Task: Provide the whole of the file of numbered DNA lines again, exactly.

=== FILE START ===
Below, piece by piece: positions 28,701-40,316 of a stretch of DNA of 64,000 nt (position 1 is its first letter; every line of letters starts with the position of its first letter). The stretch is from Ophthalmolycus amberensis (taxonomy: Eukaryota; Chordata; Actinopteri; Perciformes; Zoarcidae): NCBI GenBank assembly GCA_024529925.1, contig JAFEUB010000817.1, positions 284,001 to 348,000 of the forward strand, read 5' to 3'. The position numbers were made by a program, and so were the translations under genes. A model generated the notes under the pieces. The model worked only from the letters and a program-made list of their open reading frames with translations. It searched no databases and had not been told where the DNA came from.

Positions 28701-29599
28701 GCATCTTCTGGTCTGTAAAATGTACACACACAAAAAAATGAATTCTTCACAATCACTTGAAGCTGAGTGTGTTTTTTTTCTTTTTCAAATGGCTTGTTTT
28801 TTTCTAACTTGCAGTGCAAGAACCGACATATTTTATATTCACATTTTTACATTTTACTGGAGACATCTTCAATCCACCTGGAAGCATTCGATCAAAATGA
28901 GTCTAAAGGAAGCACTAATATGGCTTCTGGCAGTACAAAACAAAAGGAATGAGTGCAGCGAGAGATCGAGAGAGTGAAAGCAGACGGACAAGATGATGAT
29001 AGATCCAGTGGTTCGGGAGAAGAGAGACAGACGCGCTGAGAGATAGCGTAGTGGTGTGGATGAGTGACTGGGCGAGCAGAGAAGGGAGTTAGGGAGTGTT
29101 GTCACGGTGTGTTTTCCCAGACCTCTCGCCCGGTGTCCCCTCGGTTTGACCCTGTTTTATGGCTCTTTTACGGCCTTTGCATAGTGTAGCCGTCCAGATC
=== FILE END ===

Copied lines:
Below, piece by piece: positions 28,701-40,316 of a stretch of DNA of 64,000 nt (position 1 is its first letter; every line of letters starts with the position of its first letter). The stretch is from Ophthalmolycus amberensis (taxonomy: Eukaryota; Chordata; Actinopteri; Perciformes; Zoarcidae): NCBI GenBank assembly GCA_024529925.1, contig JAFEUB010000817.1, positions 284,001 to 348,000 of the forward strand, read 5' to 3'. The position numbers were made by a program, and so were the translations under genes. A model generated the notes under the pieces. The model worked only from the letters and a program-made list of their open reading frames with translations. It searched no databases and had not been told where the DNA came from.

Positions 28701-29599
28701 GCATCTTCTGGTCTGTAAAATGTACACACACAAAAAAATGAATTCTTCACAATCACTTGAAGCTGAGTGTGTTTTTTTTCTTTTTCAAATGGCTTGTTTT
28801 TTTCTAACTTGCAGTGCAAGAACCGACATATTTTATATTCACATTTTTACATTTTACTGGAGACATCTTCAATCCACCTGGAAGCATTCGATCAAAATGA
28901 GTCTAAAGGAAGCACTAATATGGCTTCTGGCAGTACAAAACAAAAGGAATGAGTGCAGCGAGAGATCGAGAGAGTGAAAGCAGACGGACAAGATGATGAT
29001 AGATCCAGTGGTTCGGGAGAAGAGAGACAGACGCGCTGAGAGATAGCGTAGTGGTGTGGATGAGTGACTGGGCGAGCAGAGAAGGGAGTTAGGGAGTGTT
29101 GTCACGGTGTGTTTTCCCAGACCTCTCGCCCGGTGTCCCCTCGGTTTGACCCTGTTTTATGGCTCTTTTACGGCCTTTGCATAGTGTAGCCGTCCAGATC